Same-sex marriage in Spain
At least one partner must be a Spanish citizen in order to marry. Two non-Spaniards may marry if they both have legal residence in Spain. Approximately 4,500 same-sex couples married in Spain during the first year of the law. The conservative People’s Party challenged the law in the Constitutional Court. On 6 November 2012, the law was upheld by the Court with 8 support votes and 3 against.
About Same-sex marriage in Spain in brief
Same-sex marriage in Spain has been legal since July 3, 2005. At least one partner must be a Spanish citizen in order to marry, although two non-Spaniards may marry if they both have legal residence in Spain. Approximately 4,500 same-sex couples married in Spain during the first year of the law. The conservative People’s Party challenged the law in the Constitutional Court. On 6 November 2012, the law was upheld by the Court with 8 support votes and 3 against. Same-sex marriages were not legal in the autonomous communities, because the Spanish Constitution gives the State the sole power to legislate marriage. During the 1990s and early 2000s, several city councils and autonomous communities had opened registers for de facto unions that allow benefits for unmarried couples of any sex, although the effect is mainly symbolic. The Socialist Party manifesto for the 2004 general election included the pledge of amending the Civil Code to introduce same- sex marriage, granting it the same status as heterosexual marriage. After the Socialists’ victory in the election, Prime Minister José Luis Rodríguez Zapatero promised at his inauguration address to bring this change forward. On 30 June 2004, then Minister of Justice Juan Fernando López Aguilar announced that the Congress had provisionally approved a government plan for legislation to extend the right of same- Sex Couples to marry. On 1 October 2004, the bill was approved by the Cabinet and passed by the Congress of Deputies.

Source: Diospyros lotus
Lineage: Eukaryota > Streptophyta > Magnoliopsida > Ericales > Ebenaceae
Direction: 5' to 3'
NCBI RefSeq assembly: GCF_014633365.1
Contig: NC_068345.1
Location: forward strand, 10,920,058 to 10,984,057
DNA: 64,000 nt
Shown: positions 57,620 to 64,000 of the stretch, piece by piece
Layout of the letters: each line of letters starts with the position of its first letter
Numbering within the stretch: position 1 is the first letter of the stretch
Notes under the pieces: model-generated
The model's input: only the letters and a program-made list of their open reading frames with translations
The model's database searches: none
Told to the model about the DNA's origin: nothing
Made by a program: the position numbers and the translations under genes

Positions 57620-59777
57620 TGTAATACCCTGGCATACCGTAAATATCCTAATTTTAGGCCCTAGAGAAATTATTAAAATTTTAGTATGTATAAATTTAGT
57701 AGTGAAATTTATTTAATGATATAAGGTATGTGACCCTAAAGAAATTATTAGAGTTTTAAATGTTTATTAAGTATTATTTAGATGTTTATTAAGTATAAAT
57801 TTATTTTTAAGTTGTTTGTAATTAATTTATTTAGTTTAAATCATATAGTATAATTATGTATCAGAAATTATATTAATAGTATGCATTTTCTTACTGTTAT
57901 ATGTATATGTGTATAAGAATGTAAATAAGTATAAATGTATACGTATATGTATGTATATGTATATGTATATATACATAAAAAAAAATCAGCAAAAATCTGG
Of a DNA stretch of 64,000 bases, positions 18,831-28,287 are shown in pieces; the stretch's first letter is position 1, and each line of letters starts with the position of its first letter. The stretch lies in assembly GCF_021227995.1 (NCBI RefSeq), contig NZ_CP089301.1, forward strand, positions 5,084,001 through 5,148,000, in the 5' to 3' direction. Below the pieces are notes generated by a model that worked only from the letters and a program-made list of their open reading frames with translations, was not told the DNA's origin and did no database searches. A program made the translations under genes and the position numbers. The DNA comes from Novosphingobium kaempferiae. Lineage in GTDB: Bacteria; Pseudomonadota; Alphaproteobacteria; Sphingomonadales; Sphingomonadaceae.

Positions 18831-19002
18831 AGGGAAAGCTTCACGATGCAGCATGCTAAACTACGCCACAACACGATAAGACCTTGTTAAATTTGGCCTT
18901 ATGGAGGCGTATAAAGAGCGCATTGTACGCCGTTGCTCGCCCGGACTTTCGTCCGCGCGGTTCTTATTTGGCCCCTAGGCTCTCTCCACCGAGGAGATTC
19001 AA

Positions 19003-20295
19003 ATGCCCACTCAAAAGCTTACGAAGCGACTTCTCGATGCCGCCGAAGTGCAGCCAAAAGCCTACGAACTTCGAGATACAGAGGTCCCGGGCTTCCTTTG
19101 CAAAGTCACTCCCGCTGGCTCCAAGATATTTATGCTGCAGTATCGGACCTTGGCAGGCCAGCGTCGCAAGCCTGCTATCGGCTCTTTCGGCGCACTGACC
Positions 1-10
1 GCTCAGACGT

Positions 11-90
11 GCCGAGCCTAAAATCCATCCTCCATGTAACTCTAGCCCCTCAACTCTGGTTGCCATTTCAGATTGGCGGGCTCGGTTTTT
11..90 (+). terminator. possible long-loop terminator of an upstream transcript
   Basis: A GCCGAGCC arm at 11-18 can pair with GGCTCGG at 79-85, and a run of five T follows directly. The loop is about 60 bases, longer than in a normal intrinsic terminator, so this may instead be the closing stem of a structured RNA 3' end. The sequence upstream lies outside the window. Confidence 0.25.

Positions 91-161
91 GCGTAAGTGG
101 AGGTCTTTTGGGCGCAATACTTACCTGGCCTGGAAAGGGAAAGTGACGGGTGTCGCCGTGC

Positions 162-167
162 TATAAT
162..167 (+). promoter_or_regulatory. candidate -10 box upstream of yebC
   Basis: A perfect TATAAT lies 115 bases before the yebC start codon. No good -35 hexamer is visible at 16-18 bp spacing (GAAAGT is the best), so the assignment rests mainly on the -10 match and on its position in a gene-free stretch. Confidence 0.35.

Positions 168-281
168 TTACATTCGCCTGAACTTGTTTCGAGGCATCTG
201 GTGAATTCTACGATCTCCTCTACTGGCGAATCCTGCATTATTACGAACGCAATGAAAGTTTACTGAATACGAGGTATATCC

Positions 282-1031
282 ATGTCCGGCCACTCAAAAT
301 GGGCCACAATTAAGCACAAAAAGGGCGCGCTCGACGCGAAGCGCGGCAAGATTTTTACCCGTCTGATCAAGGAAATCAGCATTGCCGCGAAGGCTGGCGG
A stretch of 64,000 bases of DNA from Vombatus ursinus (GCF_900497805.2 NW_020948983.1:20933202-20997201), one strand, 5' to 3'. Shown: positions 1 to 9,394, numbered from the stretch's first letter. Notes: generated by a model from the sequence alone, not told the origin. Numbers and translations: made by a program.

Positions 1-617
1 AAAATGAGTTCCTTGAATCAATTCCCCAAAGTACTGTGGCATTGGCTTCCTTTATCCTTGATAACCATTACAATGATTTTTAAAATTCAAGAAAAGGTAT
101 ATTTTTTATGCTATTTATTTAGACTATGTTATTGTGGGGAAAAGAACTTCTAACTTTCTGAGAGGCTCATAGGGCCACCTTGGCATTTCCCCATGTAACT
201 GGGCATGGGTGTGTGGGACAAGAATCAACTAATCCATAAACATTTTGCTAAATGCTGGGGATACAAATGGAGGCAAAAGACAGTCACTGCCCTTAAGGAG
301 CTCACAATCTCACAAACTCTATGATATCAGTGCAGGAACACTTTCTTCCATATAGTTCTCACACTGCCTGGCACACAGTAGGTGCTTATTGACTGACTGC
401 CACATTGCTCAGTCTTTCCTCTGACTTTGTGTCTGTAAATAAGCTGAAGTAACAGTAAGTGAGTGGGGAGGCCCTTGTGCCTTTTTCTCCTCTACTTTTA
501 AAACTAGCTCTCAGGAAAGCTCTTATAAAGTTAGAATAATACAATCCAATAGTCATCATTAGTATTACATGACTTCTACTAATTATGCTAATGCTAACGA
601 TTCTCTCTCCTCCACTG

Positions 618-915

The bill was returned to the lower house, which holds the power to override the Cabinet’s vetoes. On 21 April 2005, it was rejected by the Senate, where the opposition’s People Party held a plurality of seats. It was passed on 21 June 2005 by the Cortes Generales and published on 2 July 2005. The law took effect the next day, making Spain the third country in the world to allow same-Sex couples to marry on a national level, after the Netherlands and Belgium, and 17 days ahead of the right being extended across all of Canada. In November 2011, the People’s party delivered a landslide victory to the People’s Party, whose leader Mariano Rajoy said that he opposed same-Gay marriage, but any decision about repealing the law could be made only after the ruling of the Constitutional court. In April 2013, the Spanish Government announced that it will abide by the ruling and the law will not be repealed. In January 2014, the Catalan government introduced two propositions: one for same sex marriage and one for opposite-sex and common-law unions, while the other permitted transgender people to legally change their name and sex without the requirement of surgery. The Catalan government also introduced a proposition for both same-law and common law unions: L.A. and Catalonia: L’Avenir, which was introduced by the regional Convergence Union party and introduced one legal status for both the opposite-law union and same-Law Union of Catalonia.